[1,0] to [N-1,N-2].
if (survival.shape[0] == (self.stAges – 1)):
for ii in range(1,self.stAges):
self.m[ii,ii-1] = survival[ii-1]
# Save it in the object
self.survival = survival
print “Mismatch in size: %s vs. %s” % (self.stAges – 1,survival.shape[0])

def LM_AddRecurrence(self,recur):
Add the values for survival of organisms remaining in the same
stage. This is for stage-structured population models only.
The input is as the vector recur, and its values replace those
in the m matrix along the main diagonal from [1,1] to [N-1,N-1].
if (recur.shape[0] == (self.stAges – 1)):
for ii in range(1,self.stAges):
self.m[ii,ii] = recur[ii-1]
# Save it in the object
self.recurrence = recur
print “Mismatch in size: %s vs. %s” % (self.stAges – 1,recur.shape[0])

def LM_SetOneRelation(self,fromState,toState, value):
Method to set a relation that does not fall on the survival
diagonal or the recurrence diagonal. This is useful for more
complex stage-structured population modeling where organisms
from one stage may graduate to multiple other stages at defined
iv = interval.Interval.between(0,self.stAges-1)
if ((fromState in iv) and (toState in iv)):
print self.m
self.m[toState,fromState] = value
print self.m

def LM_SetPopulation(self,popvector):
Another central feature of these models is that the size
of the population is kept in a 1xN column vector. For the
implementation here, the actual representation is as a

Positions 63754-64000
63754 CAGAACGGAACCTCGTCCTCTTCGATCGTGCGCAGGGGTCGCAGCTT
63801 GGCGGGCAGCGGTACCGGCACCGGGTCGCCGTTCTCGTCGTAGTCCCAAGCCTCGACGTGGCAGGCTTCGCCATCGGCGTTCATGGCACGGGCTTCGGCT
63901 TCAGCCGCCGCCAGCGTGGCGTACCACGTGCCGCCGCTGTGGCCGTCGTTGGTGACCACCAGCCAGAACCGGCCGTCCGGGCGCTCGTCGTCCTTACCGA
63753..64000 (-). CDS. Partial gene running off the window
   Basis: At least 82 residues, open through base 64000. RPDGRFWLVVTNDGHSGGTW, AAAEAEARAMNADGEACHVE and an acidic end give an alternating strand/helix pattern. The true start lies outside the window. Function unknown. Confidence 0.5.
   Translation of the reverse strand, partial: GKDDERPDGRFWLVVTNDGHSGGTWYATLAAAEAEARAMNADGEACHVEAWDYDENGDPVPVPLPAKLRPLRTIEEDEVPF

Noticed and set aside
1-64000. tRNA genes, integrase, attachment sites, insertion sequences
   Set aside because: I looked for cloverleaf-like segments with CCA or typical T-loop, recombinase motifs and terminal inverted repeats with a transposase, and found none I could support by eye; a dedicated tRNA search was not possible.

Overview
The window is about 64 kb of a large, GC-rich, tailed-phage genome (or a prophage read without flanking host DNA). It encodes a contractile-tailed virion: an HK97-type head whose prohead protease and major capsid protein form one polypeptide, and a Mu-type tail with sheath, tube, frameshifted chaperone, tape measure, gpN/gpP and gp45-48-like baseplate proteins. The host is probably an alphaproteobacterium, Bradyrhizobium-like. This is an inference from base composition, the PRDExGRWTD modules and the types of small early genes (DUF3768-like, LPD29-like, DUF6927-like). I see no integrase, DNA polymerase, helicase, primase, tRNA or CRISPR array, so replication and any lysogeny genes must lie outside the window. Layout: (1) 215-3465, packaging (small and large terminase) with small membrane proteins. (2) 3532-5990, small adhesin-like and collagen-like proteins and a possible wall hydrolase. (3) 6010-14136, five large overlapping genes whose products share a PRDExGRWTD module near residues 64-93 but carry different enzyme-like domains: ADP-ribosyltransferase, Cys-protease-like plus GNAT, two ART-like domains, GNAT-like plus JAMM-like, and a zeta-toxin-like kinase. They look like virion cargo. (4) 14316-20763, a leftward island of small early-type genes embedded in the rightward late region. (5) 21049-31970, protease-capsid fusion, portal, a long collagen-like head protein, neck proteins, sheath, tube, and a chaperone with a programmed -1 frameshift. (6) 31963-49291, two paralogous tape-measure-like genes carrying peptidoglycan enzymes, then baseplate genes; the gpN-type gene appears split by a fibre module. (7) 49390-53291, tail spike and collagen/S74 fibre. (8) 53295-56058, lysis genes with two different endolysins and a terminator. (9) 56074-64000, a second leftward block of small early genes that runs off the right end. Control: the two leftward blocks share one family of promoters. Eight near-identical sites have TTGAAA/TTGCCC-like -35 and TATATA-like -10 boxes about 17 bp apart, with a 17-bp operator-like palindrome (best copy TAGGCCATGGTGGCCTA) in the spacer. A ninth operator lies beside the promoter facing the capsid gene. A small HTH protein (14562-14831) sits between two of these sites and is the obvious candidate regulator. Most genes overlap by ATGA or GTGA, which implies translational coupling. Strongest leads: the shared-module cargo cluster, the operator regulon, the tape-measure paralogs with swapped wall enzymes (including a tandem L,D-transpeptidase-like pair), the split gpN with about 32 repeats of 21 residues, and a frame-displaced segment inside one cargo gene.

Numpy array, which has no column vector as such. This will
be handled in the actual stepping method.
if (popvector.shape[0] == (self.stAges)):
self.popvec = popvector
print “Mismatch in size: %s vs. %s” % (self.stAges,popvector.shape[0])

def LM_StepForward(self):
Do the matrix multiplication to obtain the new population
vector. Retain the previous population vector.

Handle turning population vector into a column vector for the
# Convert the population array to a Numpy matrix and transpose it
# to get the column vector we need. Multiply the L* matrix by
# the column vector, resulting in a new column vector with the
# population at the next step.
nextpopvec = num.mat(self.m) * num.mat(self.popvec).T

# Save the old population vector
self.lastpopvec = self.popvec

# Replace the population vector with the new one, which means
# transposing it and converting to Numpy array type
self.popvec = num.array(nextpopvec.T)

# Track the number of steps taken
self.step += 1

def LM_TotalPopulation(self):
Return the total population size. Sums the “popvec” vector.
if (None != self.popvec):

# Population vector as array multiplied by column vector of 1s is a sum
t = num.mat(self.popvec) * ones(self.stAges).T

return t[0,0]
return 0.0

if __name__ == “__main__”:
Generic initialization suggested at
# Make all numpy available via shorter ‘num’ prefix
import numpy as num
# Make all matlib functions accessible at the top level via M.func()
import numpy.matlib as M
# Make some matlib functions accessible directly at the top level via, e.g. rand(3,3)
from numpy.matlib import rand,zeros,ones,empty,eye
# Define a Hermitian function
def hermitian(A, **kwargs):
return num.transpose(A,**kwargs).conj()

# Make some shorcuts for transpose,hermitian:
# num.transpose(A) –> T(A)
# hermitian(A) –> H(A)
T = num.transpose
H = hermitian

import interval

# Check it against an existing example data set
# http://www.cnr.uidaho.edu/wlf448/Leslie1.htm

ex1 = LMatrix(4)

fex1 = num.array([0.5, 2.4, 1.0, 0.0])

sex1 = num.array([0.5, 0.8, 0.5])

pex1 = num.array([20, 10, 40, 30])

print pex1
print ex1.m
print ex1.popvec

# It checks out!

# Another example, this time of a stage-structured population
# http://www.afrc.uamont.edu/whited/Population%20projection%20models.pdf
ex2 = LMatrix(3)

fex2 = num.array([0.0, 52, 279.5])